2. INTERACTION: The Difficult Birth of the Viewer

Interaction with the viewer and with everyday life have been central goals of deconstructive art since Duchamp, Dada and Surrealism (Bürger 1984). These goals were especially strong in the revolutionary explosion of deconstructive art in the 1960s and early 1970s. But since then deconstructive fine art has devolved into aesthetic games that artists play in order to win institutional approbation. The basic argument in this chapter is that interactive media art is significantly more successful at attaining the radical and experimental goals of involving the viewer and interacting with everyday life, and examples will be adduced to support this contentious argument. Again, the question will be raised as to why, given the rhetorical support for interactivity in texts such as Bourriaud (2002) and Bishop (2005), is it the case that texts on installation art exclude mention of interactive media art?

3. RECOMBINATION: Demystifying Creativity           

The most common form of interaction with the viewer evident in contemporary fine art installation is via the nonlinear narrative, a form it shares with video art. It will be argued that the nonlinear narrative, what Roland Barthes called the ‘writerly’ text (1974), can only be described as interactive if the viewer can be said to creatively engage with the work. But that demands a critical account of what it is to be creative, which is lacking in contemporary accounts of fine art. Art theory since the 1980s has concentrated on poststructuralist accounts of creativity. It will be argued, however, that key theorists such as Derrida can be accused of a mystification of creativity akin to that evident in romantic aesthetics (see Derrida 2001: 7–8). As a foil to such mystification a more empirical account of creativity will be provided via David Hume’s philosophy of the association of ideas which maps onto both Surrealist automatism and current trends in artificial intelligence (connectionism) and artificial creativity (e.g. Stephen Thaler’s Creativity Machine). Using selected instances of nonlinear narrative installation art the Humean framework will be used to identify similarities and differences between the creative engagement of the artist and that of the viewer-reader.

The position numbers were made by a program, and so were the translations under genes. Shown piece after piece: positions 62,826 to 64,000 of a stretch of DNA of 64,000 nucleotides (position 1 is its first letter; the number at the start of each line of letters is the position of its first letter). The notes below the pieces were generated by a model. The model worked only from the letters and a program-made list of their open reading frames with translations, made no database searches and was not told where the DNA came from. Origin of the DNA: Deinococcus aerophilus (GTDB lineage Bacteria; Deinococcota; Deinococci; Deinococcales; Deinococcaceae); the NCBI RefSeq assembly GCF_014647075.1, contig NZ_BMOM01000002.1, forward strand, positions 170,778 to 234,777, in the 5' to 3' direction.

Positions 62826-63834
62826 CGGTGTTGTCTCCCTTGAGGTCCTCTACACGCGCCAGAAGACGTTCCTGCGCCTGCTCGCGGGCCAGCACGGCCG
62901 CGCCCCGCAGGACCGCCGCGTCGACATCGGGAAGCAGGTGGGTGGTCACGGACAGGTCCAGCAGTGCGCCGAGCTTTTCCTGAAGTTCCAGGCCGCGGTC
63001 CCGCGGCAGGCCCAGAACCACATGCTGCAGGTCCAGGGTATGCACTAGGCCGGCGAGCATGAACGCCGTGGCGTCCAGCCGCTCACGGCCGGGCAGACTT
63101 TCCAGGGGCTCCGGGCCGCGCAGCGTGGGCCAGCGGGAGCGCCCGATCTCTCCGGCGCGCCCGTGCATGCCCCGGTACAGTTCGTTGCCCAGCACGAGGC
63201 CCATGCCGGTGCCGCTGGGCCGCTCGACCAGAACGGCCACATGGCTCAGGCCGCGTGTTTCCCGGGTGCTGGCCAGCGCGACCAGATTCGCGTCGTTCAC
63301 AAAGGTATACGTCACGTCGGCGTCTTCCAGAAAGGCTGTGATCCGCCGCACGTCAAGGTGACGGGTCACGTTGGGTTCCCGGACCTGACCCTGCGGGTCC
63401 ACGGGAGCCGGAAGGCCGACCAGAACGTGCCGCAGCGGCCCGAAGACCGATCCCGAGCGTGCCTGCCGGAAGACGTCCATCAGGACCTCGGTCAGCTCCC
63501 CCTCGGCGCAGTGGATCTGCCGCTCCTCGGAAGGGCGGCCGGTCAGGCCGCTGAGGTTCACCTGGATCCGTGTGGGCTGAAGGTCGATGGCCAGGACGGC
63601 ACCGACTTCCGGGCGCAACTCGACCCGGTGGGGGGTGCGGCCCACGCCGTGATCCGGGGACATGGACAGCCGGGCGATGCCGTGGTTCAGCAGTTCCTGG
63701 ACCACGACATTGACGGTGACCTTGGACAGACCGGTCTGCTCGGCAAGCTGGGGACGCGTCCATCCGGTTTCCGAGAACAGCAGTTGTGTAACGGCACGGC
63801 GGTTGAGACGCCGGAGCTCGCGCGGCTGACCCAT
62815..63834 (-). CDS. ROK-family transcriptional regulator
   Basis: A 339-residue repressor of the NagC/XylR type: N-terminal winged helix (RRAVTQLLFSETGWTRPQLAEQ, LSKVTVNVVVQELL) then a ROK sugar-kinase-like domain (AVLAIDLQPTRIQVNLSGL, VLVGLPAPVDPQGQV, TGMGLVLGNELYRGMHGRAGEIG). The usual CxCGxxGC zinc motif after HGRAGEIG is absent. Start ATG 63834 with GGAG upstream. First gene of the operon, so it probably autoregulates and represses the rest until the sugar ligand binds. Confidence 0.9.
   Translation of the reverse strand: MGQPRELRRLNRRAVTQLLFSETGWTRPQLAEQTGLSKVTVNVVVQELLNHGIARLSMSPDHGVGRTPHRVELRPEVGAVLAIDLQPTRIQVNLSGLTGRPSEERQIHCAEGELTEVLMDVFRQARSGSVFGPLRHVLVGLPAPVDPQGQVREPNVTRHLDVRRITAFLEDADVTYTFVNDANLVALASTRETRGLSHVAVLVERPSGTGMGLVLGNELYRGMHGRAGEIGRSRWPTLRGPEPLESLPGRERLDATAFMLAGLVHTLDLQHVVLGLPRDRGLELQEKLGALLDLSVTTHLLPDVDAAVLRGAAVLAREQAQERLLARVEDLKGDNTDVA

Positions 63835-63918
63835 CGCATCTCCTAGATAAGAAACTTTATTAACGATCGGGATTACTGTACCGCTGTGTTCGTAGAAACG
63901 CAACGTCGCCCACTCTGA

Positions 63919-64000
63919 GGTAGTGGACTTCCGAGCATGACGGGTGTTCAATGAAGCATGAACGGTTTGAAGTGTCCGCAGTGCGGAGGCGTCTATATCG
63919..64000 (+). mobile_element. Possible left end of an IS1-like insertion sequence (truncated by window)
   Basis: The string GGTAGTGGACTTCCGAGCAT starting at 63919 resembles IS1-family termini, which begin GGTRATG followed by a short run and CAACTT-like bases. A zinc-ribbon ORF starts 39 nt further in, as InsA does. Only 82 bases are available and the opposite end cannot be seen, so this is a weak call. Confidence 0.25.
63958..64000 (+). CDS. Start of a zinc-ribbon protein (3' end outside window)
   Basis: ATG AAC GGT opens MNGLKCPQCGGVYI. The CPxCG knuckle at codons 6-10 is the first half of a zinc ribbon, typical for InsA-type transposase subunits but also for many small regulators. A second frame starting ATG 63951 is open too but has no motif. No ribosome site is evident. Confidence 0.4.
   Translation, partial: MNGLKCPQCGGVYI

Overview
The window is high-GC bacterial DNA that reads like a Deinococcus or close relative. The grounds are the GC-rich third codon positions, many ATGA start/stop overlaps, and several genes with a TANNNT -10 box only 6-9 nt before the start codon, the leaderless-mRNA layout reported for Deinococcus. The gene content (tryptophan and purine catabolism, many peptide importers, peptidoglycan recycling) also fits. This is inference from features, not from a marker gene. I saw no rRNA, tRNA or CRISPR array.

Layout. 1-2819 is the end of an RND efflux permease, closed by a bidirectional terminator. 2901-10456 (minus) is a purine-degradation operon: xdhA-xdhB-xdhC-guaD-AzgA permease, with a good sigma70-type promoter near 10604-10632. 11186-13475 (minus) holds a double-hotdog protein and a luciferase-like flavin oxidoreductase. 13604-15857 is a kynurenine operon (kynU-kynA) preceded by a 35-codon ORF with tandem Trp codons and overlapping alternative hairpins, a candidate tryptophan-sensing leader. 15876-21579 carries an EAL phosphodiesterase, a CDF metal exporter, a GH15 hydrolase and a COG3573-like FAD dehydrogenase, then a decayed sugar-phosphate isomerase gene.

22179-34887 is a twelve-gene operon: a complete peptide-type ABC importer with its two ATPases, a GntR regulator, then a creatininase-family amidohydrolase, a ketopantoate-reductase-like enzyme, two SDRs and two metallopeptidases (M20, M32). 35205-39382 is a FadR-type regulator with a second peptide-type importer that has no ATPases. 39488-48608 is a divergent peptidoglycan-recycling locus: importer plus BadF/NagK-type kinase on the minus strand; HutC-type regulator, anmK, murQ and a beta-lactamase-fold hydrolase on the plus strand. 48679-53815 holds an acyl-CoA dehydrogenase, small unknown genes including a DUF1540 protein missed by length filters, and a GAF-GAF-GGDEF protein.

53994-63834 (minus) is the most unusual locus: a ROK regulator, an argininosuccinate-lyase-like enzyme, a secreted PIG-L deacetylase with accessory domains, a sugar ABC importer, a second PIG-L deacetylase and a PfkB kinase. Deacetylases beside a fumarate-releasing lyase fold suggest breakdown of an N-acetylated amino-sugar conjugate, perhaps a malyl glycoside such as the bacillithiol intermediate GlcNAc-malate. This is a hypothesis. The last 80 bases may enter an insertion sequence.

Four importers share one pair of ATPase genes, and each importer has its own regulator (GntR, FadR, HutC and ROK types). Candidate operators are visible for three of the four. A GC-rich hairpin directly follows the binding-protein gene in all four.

4. DISSOCIATION and Identity Crisis           

This chapter continues the focus on the nonlinear ‘writerly’ narrative in contemporary installation art but concentrating on female artists who tackle issues of identity relevant to a postmodern condition saturated by mass media. Whereas women’s art of the 1980s tended to be overtly critical of mass media stereotyping of female identity, art of the 1990s treats issues of identity more in terms of narrative games that play with concept of identity. The intention is that the viewer will interact with the spatially differentiated parts of an installation in the manner of reading a ‘writerly’ text. The degree to which this mode of reception offers the viewer-reader creative engagement will be investigated with regard to specific case studies.

CONCLUSION: Solving the Problem          

Few of the instances of contemporary fine art installation addressed in this book come close to the involvement of the viewer and interaction with everyday life evident in the emerging field of media art. The closest that most instances of installation come to interactivity is via the ‘writerly’ nonlinear narrative. Although this form is of significance it preserves traditional values concerning the exceptional status of the artist and the work of art. It reinforces the impression that artistic ‘transgression’ has become largely academic. But media art at the turn of the millennium offers an alternative, more vigorous and less compromised mode of avant-gardism. The book will conclude with a number of instances of media art that clearly demonstrate that it is possible to directly involve the viewer by escaping the confines of the museum and taking art into everyday life.


Barthes, Roland. 1974. S/Z, trans. R. Miller. New York: Hill and Wang.

Bishop, Claire. 2005. Installation Art: A Critical History. Tate, London.

Bourriaud, Nicolas. 1998 Relational Aesthetics. Dijon: Les presses du reel.

Bürger, Peter. 1984. Theory of the Avant-Garde. Minneapolis: University of Minnesota Press.

Davies, Hugh Marlais, Ronald J. Onorato, and San Diego Museum of Contemporary Art. 1994. Blurring the Boundaries: Installation Art, 1969-1996. San Diego, CA: Museum of Contemporary Art, San Diego.

De Oliveira, Nicolas, Nicola Oxley, Michael Petry, and Michael Archer. 1991. Installation art. London: Thames and Hudson.

De Oliveira, Nicholas, Nicola Oxley, and Michael Petry. 2003. Installation Art in the New Millennium: The Empire of the Senses. London: Thames & Hudson.

Derrida, J. 2001. ‘Force and Signification’. In Writing and Difference. London: Routledge & Kegan Paul, pp. 1–35.

Foster, H., ed. 1983. The Anti-Aesthetic: Essays on Postmodern Culture. Port Townsend, Washington: Bay Press.

Rosenthal, Mark. 2003. Understanding Installation Art: From Duchamp to Holzer. Munich; London: Prestel.